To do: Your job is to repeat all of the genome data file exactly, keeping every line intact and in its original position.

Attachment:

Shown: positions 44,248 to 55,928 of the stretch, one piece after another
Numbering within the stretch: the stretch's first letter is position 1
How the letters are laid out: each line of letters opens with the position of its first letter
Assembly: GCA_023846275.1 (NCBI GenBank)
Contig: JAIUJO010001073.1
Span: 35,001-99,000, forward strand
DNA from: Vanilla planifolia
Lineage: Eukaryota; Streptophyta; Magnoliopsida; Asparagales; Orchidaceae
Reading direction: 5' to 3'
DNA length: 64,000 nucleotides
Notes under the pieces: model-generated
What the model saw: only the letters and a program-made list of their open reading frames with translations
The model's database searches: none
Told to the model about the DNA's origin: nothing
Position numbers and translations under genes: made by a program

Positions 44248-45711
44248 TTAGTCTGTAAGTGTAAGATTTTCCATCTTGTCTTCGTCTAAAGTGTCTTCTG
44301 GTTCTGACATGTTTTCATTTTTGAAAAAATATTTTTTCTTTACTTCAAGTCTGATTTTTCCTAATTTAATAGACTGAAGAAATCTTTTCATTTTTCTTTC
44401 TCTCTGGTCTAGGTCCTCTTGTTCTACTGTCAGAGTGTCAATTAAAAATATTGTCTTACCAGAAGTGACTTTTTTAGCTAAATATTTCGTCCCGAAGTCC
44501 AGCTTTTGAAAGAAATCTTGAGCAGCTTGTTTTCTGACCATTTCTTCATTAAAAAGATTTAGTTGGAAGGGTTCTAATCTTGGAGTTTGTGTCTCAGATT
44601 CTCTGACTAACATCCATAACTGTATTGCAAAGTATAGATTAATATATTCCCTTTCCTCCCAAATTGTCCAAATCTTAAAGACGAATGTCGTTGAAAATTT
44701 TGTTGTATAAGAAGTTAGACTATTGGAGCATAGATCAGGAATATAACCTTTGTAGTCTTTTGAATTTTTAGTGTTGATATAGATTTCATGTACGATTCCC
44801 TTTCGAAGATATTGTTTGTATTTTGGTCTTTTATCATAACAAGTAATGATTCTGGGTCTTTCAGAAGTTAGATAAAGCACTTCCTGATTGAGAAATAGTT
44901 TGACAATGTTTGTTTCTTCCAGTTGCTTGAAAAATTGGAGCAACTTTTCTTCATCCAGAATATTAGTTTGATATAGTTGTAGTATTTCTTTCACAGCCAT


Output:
Shown: positions 44,248 to 55,928 of the stretch, one piece after another
Numbering within the stretch: the stretch's first letter is position 1
How the letters are laid out: each line of letters opens with the position of its first letter
Assembly: GCA_023846275.1 (NCBI GenBank)
Contig: JAIUJO010001073.1
Span: 35,001-99,000, forward strand
DNA from: Vanilla planifolia
Lineage: Eukaryota; Streptophyta; Magnoliopsida; Asparagales; Orchidaceae
Reading direction: 5' to 3'
DNA length: 64,000 nucleotides
Notes under the pieces: model-generated
What the model saw: only the letters and a program-made list of their open reading frames with translations
The model's database searches: none
Told to the model about the DNA's origin: nothing
Position numbers and translations under genes: made by a program

Positions 44248-45711
44248 TTAGTCTGTAAGTGTAAGATTTTCCATCTTGTCTTCGTCTAAAGTGTCTTCTG
44301 GTTCTGACATGTTTTCATTTTTGAAAAAATATTTTTTCTTTACTTCAAGTCTGATTTTTCCTAATTTAATAGACTGAAGAAATCTTTTCATTTTTCTTTC
44401 TCTCTGGTCTAGGTCCTCTTGTTCTACTGTCAGAGTGTCAATTAAAAATATTGTCTTACCAGAAGTGACTTTTTTAGCTAAATATTTCGTCCCGAAGTCC
44501 AGCTTTTGAAAGAAATCTTGAGCAGCTTGTTTTCTGACCATTTCTTCATTAAAAAGATTTAGTTGGAAGGGTTCTAATCTTGGAGTTTGTGTCTCAGATT
44601 CTCTGACTAACATCCATAACTGTATTGCAAAGTATAGATTAATATATTCCCTTTCCTCCCAAATTGTCCAAATCTTAAAGACGAATGTCGTTGAAAATTT
44701 TGTTGTATAAGAAGTTAGACTATTGGAGCATAGATCAGGAATATAACCTTTGTAGTCTTTTGAATTTTTAGTGTTGATATAGATTTCATGTACGATTCCC
44801 TTTCGAAGATATTGTTTGTATTTTGGTCTTTTATCATAACAAGTAATGATTCTGGGTCTTTCAGAAGTTAGATAAAGCACTTCCTGATTGAGAAATAGTT
44901 TGACAATGTTTGTTTCTTCCAGTTGCTTGAAAAATTGGAGCAACTTTTCTTCATCCAGAATATTAGTTTGATATAGTTGTAGTATTTCTTTCACAGCCAT